Friday, 13 June 2014

Tips for Treating Post Exercise Muscle Soreness

If you exercise regularly, you've probably experienced having post exercise muscle soreness. After going that little bit extra with yo... thumbnail 1 summary
If you exercise regularly, you've probably experienced having post exercise muscle soreness. After going that little bit extra with your work out, your muscles are really sore, stiff and painful a few hours after.

While this soreness does seem to confirm to you that you've worked hard with your exercises, this direct and very intensive muscle soreness is usually the type of pain and discomfort that many exercisers experience, after beginning with a progressive resistance training and is often called muscle soreness delayed onset muscle soreness (DOMS).

Naturally there are ways to speed up or avoid completely this type of muscle soreness, but let's look at at why muscles get sore in the first place.

Why do muscles get sore?

The muscle soreness experienced after a workout - often several hours after, is generally caused by small ruptures or tears in the muscle. Generally muscle soreness occurs when the exerciser starts a new exercise that their body isn't accustomed to. Swelling can occur as well as a result of these minor muscle ruptures, which contributes to the soreness, pain and stiff limbs.

Is muscle soreness a good sign?

According to popular opinion many exercisers think that having sore muscles means that you are working out in the right way. This may be true to a certain but it isn't absolutely essential that your muscles get sore after each workout.

So why isn't muscle soreness OK?

The main reason that muscle soreness isn't good, is that essentially you wont be able to workout as effectively for the next few days. With a sore body - you need a little rest. Another reason muscle soreness is a bad sign is because it can mean that your training technique is poor both before, during and after the exercise session. For example, people who don't warm up properly have longer muscle soreness than people who do. If your muscles are sore from a weight lifting or exercise session then there are a few simple things that you can do to shorten the amount of time they stay painful.

Although there isn't a simple way to treat delayed onset muscle soreness, gentle stretching is one of the recommended ways to reduce exercise related muscle soreness, however, recent studies found that stretching is not effective in avoiding muscle soreness. In essence there isn't any one single treatment that is absolutely proven as being effective ''here and now'', and while some people have found the following helpful, it's best for you to try a few things to see what works for you and the really best advice for treating muscle soreness - is to prevent it from happening in the first place.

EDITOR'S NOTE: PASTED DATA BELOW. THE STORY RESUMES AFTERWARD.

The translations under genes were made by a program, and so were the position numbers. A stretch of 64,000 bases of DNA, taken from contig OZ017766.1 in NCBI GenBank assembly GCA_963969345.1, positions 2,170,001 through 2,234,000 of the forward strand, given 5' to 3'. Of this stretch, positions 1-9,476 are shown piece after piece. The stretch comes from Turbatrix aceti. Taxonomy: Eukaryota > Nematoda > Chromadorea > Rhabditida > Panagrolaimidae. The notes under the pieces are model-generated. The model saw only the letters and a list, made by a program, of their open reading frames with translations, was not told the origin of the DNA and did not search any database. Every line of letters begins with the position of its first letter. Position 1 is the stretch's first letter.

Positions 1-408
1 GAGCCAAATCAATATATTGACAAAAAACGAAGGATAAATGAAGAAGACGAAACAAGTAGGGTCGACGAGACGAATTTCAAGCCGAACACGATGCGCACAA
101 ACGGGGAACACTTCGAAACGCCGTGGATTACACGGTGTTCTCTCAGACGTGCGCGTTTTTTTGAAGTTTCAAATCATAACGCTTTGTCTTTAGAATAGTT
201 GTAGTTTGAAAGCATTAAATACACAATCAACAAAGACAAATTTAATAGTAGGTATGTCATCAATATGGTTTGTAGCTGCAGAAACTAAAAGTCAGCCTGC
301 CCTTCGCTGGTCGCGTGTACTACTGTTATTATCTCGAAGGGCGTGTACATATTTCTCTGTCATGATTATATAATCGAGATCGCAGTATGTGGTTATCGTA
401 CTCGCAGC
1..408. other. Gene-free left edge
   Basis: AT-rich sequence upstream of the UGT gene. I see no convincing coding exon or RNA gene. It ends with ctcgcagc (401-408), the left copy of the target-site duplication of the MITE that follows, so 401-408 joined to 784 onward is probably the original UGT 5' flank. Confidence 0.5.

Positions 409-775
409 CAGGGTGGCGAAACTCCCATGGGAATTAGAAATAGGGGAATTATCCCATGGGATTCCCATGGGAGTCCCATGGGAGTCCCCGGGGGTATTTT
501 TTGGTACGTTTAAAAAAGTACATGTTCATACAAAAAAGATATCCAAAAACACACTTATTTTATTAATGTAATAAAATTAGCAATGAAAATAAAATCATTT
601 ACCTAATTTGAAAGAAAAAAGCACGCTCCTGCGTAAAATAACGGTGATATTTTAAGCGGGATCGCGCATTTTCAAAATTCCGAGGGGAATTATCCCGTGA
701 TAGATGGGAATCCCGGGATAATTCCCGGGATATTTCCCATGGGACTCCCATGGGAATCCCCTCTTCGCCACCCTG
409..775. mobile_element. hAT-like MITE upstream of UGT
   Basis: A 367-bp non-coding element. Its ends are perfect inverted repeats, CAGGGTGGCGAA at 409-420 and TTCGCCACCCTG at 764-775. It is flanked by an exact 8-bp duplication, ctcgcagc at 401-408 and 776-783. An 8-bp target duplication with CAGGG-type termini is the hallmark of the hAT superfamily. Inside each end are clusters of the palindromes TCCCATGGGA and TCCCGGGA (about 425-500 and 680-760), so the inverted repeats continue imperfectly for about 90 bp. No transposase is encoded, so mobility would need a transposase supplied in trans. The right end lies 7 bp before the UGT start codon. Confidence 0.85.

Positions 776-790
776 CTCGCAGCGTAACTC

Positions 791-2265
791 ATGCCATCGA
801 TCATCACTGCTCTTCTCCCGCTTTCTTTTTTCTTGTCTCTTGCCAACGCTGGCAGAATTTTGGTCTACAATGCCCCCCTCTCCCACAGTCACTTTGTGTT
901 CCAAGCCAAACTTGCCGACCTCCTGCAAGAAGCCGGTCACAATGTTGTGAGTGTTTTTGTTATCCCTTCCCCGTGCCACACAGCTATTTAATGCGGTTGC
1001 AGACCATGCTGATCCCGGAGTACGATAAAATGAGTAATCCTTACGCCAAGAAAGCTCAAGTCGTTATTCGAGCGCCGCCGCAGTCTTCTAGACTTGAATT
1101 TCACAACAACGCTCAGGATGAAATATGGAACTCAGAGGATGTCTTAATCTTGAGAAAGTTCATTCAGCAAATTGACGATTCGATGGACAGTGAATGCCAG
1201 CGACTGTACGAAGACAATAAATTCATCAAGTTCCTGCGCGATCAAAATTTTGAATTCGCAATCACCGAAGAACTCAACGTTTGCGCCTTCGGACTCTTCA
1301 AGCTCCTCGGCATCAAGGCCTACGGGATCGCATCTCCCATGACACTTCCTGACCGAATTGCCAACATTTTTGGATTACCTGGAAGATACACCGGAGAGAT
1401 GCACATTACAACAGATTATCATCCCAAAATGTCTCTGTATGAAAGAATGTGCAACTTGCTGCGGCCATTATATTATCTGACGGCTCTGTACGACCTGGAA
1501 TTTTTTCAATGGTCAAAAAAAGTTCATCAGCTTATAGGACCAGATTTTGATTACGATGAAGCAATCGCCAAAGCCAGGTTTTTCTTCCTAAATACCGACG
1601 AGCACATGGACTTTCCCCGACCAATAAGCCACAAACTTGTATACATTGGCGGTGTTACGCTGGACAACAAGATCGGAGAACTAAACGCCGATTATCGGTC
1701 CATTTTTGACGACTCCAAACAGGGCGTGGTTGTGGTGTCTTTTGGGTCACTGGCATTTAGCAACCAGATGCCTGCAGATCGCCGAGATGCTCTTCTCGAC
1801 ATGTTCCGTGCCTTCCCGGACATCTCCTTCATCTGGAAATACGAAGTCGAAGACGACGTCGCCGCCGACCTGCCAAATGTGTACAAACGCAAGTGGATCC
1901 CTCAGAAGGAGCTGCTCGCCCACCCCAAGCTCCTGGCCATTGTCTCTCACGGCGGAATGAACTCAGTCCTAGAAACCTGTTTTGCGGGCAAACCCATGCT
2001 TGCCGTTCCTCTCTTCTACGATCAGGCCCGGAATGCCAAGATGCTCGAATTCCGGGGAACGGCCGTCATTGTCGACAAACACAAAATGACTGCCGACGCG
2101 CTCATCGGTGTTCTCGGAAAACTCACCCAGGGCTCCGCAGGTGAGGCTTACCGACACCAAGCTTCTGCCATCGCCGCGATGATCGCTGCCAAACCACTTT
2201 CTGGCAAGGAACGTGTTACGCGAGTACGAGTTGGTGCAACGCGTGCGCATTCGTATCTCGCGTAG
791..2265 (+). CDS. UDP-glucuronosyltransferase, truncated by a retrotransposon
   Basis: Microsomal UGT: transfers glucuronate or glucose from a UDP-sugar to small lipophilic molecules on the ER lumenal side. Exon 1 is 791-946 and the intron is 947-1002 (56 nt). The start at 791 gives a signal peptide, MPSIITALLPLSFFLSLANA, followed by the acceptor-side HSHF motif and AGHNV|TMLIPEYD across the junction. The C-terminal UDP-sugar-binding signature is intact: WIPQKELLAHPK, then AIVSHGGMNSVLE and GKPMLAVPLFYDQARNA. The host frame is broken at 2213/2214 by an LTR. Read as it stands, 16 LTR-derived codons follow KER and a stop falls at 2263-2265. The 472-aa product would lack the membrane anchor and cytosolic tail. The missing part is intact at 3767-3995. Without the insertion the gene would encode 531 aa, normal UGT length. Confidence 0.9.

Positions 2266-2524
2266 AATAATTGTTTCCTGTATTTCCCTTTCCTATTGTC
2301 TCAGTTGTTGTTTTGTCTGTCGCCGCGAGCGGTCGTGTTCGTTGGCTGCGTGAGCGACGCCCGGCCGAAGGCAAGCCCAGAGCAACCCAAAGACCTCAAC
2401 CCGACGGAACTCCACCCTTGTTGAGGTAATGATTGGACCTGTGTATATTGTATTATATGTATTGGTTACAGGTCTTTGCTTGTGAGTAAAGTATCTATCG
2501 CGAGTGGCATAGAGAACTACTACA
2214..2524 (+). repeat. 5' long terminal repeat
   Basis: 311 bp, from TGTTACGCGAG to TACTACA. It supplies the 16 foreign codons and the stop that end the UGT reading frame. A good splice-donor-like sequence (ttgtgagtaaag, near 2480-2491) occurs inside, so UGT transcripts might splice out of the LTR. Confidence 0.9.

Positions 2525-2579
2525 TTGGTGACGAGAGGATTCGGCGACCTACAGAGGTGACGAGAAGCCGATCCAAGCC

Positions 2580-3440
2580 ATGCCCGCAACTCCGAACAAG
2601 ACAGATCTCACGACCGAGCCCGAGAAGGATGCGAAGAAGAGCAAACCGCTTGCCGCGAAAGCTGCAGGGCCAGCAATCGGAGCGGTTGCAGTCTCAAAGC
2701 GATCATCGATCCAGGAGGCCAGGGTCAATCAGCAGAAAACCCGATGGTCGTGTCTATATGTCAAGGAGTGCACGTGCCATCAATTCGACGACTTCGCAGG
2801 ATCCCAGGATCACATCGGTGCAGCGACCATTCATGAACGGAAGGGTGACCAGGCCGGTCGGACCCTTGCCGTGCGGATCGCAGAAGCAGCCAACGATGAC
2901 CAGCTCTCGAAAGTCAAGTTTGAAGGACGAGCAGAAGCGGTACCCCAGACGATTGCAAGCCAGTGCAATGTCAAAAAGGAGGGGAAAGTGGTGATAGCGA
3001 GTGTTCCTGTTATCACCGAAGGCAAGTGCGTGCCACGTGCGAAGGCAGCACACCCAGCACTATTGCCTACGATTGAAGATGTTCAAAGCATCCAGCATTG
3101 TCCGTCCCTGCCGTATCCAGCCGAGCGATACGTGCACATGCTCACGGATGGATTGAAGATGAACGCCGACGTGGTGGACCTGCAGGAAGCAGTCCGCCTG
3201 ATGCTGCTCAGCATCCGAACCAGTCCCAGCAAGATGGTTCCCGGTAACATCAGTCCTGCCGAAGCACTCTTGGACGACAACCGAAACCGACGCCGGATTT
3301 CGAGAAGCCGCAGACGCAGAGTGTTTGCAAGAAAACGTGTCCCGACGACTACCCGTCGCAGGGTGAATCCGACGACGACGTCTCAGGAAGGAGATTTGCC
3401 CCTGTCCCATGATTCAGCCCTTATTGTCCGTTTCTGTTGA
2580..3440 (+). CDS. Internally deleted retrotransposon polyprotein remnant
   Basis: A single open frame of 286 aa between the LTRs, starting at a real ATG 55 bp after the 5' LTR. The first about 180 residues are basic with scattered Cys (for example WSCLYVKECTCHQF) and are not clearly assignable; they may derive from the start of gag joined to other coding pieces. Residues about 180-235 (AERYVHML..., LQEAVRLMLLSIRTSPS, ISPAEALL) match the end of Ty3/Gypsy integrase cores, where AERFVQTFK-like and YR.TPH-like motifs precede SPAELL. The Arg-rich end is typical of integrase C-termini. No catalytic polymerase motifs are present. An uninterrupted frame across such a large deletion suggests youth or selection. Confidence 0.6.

Tips for treating post exercise muscle soreness:

  1. If you feel better waiting until the pain subsides, the soreness will stop with a few days - usually 3 to 7 days with no special treatment. Let the muscle soreness subside thoroughly before performing any vigorous exercise.
  2. Take a soak in a warm bath. Dissolve a cup of Epsom salts or bath salts and unashamedly soak until your skin wrinkles. Top up with warm water if necessary. For some this helps a great deal.
  3. Alternatively, sit in a bath filled with ice water for 5 minutes - or take a very cold shower. This can be really tough to start, but you''ll feel great the next day and no sore muscles at all.
  4. Perform some easy low-impact aerobic exercise to increase blood flow. This has been known to help get rid of muscle soreness.
  5. Even though research hasn't found gentle stretching reduces muscle soreness, some people find that it does help.
  6. Gentle massage to the affected muscles can alleviate muscle soreness and reducing swelling.
  7. Try using an anti-inflammatory medication - something like aspirin or ibuprofen, which will reduce the soreness temporarily, though this doesn't actually have any healing effects.
  8. Yoga has proven to help some people in reducing muscle stiffness and pain.
  9. Warm up completely before your next exercise session. Warming up immediately before exercise is proven to help avoid muscle soreness. Unfortunately cooling down performed after exercise as no effect.
  10. Round each workout off, even weight training with 10 to 15 minutes of light cardio. This will get the blood and lymphatic system flowing and will help eliminate waste products that have built up during your workout.
  11. If your muscle pain persists longer than about 7 days or increases despite these measures, consult with your doctor.
As each person is unique, some may be more susceptible to sore muscles after exercising than others. Many of the above tips may work for you, but as said we are all unique, so what works for one person may not work for you and visa versa. Try to use techniques focused on prevention instead, to avoid this painful, but temporary condition.

1 comment

  1. Muscle soreness associated with exercise is thought to most significantly associated with inflammation within the muscle. We know that damage to muscle fibers, it is a pain, muscle aches.
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